Do you think Eastern countries will surpass Western countries in the future?
I would argue that culture is the single largest driving force in whether or not a country is going to be a super-power or not. There are many other factors, but I think this is the one that makes or breaks. The United States is the inheritor of a long line of super-power cultures including Egypt, Greece, Rome and Britain. I am not sure what cultural factors are specifically being passed on from one to the next, but I do notice that each nation in this line was derived from the previous one, they were all super powers and they all purposefully tried to emulate their progenitors. While Asian has had many short-term super powers, the lack the legacy of long-term superpowers of related cultures. I think it unlikely they would succeed the United States, for reason that are unclear other than cultural precedent. I don’t mean to say that these cultural elements can’t be identified. I think we have already identified some such as the concept of the rule of law, constitutional government. Some of them are almost invisible to us like standardization, the idea that a store will be open certain hours of the day and carry a certain type of good. That seems so simple doesn’t it? But that expectation in a culture has a profound impact on an economy and it is not something that is shared by all people in the world. These subtle cultural elements have been passed down in the west from one civilization to the next and grown and improved over time. If culture is indeed related to power, we can guess there is something about Western culture that lends itself to power because the West has had a lot of it and more importantly has most of the longest lasting powers. But it is difficult to identify these elements, even from within and it is near impossible for another culture to emulate, even if their academics can identify them. So will an Eastern country over take the US or EU, maybe, but I am not sure that country that did so would look like anything other than a Western nation.
Is having a social class inevitable?
I can think of no society that had no social classes. An especially important point since we have numerous recent examples of societies that tried to create a classless society and failed miserably. Many people have commented that the rich-poor gap in the Soviet Union and communist China was actually larger than the systems communism replaced. I think this is both a product of humans and economics. People want to form social groups, which are mutually exclusive with other social groups. And the nature of economics and logistics means you will always have more of one resource in one area than in another. It takes time for resources to move from the point of their creation. And we’re not just talking about money, but goods and even intangibles like education. That will mean there will always be some sort of inequality in a system. So for all practical intents and purposes, social class in humans is basically a law of humanity, and we cannot will it away any more than we can will away gravity and fly. This does not preclude socialism, especially the “weak” forms of socialism. I haven’t read a lot of socialist literature, but in the “weak” forms of socialism in practice today, the objective of socialism is wealth redistribution not wealth equality. That’s a big difference, as one is absolute and the other is relative. Wealth redistribution doesn’t mean you try to make everyone the economic class or that there aren’t rich or poor people and it doesn’t even mean there isn’t a pretty big rich and poor gap. It simply means that the amount of money is taken from the rich people is disproportionate to their representation in the population and “given” to less well to do people. Marxists probably wouldn’t describe the US as overly socialist, but none the less I think socialism is actually alive in well in the world economy today. Socialist tax systems don’t prevent the rich and the poor, but they do insulate BOTH groups from the harm of too many of the other.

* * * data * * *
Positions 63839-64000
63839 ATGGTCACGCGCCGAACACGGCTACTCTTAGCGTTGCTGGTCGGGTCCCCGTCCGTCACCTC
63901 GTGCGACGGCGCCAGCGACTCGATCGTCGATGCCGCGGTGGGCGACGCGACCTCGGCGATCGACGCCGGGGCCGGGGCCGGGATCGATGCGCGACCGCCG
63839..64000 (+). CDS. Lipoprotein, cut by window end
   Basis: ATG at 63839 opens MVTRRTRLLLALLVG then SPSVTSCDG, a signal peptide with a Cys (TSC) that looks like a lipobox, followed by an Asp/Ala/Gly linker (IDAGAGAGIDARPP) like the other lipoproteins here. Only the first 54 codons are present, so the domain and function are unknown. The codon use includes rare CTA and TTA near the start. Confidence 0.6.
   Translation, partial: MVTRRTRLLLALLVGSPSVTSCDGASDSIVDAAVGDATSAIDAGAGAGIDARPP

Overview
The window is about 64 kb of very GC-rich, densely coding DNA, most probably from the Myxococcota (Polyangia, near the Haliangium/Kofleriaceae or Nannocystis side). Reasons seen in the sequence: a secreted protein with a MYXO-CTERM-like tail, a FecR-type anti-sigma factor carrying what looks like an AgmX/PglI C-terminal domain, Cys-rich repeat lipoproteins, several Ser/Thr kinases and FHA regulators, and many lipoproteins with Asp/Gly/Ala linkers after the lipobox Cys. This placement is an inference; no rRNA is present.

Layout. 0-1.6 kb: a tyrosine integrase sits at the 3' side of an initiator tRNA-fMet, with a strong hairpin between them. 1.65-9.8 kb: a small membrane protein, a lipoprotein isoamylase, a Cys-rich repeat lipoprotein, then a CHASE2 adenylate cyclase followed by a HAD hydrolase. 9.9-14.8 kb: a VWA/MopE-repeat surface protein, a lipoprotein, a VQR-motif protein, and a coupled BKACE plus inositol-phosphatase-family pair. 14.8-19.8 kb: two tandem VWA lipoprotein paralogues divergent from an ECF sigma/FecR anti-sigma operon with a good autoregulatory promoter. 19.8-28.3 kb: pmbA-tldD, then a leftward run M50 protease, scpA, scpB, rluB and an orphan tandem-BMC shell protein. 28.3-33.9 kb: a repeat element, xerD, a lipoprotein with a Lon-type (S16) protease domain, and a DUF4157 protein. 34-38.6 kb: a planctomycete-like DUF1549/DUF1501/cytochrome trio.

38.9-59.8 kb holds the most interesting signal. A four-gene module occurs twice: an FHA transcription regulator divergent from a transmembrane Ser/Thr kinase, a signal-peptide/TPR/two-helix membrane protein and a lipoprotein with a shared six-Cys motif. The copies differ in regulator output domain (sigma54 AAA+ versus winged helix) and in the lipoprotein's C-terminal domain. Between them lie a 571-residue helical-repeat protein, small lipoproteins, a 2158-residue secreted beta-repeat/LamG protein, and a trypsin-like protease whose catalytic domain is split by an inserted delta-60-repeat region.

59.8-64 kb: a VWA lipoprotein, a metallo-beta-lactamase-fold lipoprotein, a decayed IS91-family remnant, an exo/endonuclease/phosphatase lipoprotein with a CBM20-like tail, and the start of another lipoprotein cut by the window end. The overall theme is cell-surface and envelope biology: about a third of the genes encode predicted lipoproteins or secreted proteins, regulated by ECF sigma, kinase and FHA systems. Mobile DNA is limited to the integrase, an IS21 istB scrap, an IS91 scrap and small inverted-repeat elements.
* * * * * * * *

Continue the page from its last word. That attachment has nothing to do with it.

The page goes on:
Is the Internet a "US colony" Now?
I agree with your sentiment, or rather I agree that the Internet should be largely free of censorship. What I do not understand is what this has to do with the United States, a country that does not (and actually cannot) engage in Internet censorship. And beyond that I don’t understand the implication the United States is somehow engaging in aggressive actions against other countries through the abuse of Internet policies. Most countries that engage in wholesale Internet censorship do set up their own domain servers, and force all world domain server traffic through them. Effectively creating, as you say “their own Internet”. In this way these countries can easily control what comes in and goes out. Such countries include Iran, China and North Korea.